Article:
Why are start up businesses not creating jobs?
I posed this question to a Fed economist today. Her answer: lack of capital.
The above chart is from a Federal Reserve Bank of San Francisco Economic Letter: Slow Business Start-ups and the Job Recovery published in July.
But in strategic planning retreats that I moderate, community financial institutions insist that they lend to small businesses. In fact, when I recently spoke to a group of New York bankers, I opined that community FIs would lend to small businesses only if they have three years of operating profit and a building as collateral. Some took offense.
The chart above, taken from a Harvard Business School Working Paper: The State of Small Business Lending written by a former SBA Administrator and also published in July, shows that only 34% of small businesses use a regional or community bank as their primary financial institution. The second chart shows the primary sources of capital. Yes, a loan is the most often cited. But trade credit and credit cards also weigh in heavily.
The above chart, taken from the same HBS working paper, shows the use of proceeds of small business credit. Given a community FIs lending proclivities, one would assume that small businesses borrow to finance a building. But no, the primary use of proceeds is for cash flow. Real estate structuring is pretty low on the list.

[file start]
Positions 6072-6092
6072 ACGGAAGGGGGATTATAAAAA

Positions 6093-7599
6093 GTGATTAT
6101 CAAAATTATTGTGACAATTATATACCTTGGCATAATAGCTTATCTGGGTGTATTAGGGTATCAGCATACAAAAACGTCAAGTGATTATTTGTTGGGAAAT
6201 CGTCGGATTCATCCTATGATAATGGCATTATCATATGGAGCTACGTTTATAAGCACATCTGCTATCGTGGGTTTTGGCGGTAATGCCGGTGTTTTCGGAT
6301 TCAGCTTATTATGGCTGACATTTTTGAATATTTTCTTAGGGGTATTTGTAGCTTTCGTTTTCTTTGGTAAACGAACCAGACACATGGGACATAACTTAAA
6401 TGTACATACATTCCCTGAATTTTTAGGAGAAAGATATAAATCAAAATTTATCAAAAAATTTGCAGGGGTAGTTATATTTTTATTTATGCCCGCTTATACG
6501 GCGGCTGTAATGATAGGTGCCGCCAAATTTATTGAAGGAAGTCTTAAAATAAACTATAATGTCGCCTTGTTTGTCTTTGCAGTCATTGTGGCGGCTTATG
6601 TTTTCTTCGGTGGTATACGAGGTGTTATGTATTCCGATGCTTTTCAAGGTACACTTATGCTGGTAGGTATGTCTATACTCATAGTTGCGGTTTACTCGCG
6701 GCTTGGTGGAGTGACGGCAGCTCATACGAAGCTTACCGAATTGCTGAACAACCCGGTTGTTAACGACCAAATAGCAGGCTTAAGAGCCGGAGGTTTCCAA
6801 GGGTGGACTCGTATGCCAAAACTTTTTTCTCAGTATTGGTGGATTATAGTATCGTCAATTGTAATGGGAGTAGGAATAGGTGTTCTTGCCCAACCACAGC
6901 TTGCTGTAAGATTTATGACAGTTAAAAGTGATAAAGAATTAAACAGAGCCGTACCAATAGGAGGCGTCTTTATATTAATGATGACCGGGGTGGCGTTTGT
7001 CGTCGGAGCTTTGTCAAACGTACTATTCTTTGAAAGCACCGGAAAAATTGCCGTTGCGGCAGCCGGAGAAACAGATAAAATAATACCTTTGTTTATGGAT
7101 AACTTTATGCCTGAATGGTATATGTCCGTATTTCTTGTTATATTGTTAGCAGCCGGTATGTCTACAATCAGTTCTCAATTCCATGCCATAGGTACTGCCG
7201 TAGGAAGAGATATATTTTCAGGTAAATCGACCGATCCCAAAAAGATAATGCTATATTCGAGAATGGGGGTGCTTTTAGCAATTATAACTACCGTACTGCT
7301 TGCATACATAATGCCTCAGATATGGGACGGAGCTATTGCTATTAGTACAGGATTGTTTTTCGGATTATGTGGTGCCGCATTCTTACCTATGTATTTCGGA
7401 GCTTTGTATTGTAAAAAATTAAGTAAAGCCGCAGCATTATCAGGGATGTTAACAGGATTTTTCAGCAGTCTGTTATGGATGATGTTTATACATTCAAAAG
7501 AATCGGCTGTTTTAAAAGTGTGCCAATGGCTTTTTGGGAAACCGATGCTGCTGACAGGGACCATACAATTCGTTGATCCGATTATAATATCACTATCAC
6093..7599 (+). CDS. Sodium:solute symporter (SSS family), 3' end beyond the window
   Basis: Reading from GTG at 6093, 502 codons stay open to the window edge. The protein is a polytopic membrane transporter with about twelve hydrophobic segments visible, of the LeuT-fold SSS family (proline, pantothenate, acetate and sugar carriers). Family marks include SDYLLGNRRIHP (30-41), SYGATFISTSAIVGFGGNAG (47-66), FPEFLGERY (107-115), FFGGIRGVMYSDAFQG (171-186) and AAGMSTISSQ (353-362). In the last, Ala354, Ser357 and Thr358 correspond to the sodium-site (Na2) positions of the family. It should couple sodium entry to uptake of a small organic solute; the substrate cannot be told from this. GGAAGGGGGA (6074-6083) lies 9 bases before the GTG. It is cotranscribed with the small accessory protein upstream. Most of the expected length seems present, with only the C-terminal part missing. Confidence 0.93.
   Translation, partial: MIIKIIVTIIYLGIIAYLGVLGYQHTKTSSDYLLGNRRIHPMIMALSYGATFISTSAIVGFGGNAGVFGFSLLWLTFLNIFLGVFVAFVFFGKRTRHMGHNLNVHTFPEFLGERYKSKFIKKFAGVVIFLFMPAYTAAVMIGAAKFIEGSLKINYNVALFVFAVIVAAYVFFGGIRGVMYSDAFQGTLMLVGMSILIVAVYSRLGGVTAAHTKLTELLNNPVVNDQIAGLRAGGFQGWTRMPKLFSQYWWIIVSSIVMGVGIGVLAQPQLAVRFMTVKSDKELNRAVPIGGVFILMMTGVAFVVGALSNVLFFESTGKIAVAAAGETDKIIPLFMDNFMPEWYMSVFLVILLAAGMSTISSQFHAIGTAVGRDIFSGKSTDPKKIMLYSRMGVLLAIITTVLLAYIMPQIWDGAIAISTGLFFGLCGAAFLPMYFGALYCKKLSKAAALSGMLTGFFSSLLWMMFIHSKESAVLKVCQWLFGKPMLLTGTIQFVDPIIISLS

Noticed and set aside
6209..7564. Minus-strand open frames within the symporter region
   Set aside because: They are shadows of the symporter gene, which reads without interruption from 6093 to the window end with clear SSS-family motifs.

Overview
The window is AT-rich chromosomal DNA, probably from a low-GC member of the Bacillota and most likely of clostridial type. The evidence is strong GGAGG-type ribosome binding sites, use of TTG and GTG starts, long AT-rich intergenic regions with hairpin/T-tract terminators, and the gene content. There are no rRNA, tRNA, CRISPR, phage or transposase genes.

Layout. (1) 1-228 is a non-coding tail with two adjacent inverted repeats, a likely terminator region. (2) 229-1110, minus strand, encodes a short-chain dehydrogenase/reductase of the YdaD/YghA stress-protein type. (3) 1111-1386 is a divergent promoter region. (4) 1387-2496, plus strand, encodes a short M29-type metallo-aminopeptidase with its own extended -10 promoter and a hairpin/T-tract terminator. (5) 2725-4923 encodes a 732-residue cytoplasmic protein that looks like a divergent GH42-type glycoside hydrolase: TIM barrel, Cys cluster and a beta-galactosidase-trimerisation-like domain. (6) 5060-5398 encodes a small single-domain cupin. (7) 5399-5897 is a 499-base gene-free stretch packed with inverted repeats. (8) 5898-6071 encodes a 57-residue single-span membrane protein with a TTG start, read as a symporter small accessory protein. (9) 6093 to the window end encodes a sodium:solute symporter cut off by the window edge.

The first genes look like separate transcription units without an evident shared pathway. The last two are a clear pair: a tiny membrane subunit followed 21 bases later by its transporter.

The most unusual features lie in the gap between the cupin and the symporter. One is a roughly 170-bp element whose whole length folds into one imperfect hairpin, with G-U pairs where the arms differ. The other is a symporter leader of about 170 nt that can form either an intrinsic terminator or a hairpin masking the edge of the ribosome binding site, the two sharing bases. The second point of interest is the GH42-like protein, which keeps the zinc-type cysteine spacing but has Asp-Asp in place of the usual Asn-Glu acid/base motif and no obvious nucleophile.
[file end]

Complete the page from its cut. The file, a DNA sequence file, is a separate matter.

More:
I discuss this disparity between how bankers perceive they contribute to small business capital formation, and why businesses need capital. In March 2010, I wrote about the decline in business lending among community financial institutions in a blog post titled: Have we checked out of business banking?
So we limit small business lending to those businesses with three years of operating profit and have real estate as collateral. Not exactly lending into the industries that are projected to grow, such as service firms and professional/technical practices. These businesses are commonly located in an office building that they do not own.
Another challenge is the number of businesses that do not borrow. According to the HBS working paper, only 40% of small businesses apply for credit. Out of the forty percent, 43% did not receive the credit they requested (see chart).
So let’s extrapolate… eleven percent of small businesses borrow for real estate structuring and another 13% for debt restructuring. But only 40% of small businesses borrow. So 40% of 23% is 9.2%. But only 43% get approved for the amount of loan they requested. So about 4% borrow for real estate or debt restructuring and get the credit they requested. But only 34% of small businesses bank with regional and community banks.
So for 1.35% of small businesses, community FIs stand ready to lend!
Of course, I exaggerate, because many small business loans used for cash flow, inventory, etc. are collateralized by a commercial or residential building and financed by community FIs. But I think our participation in small business funding is far smaller than we claim.
So if we want our communities to thrive now and into the future, small business formation and growth will be critical. Lack of capital is always a top of the list constraint to small business success.
Are we participating in this critical segment of our economy?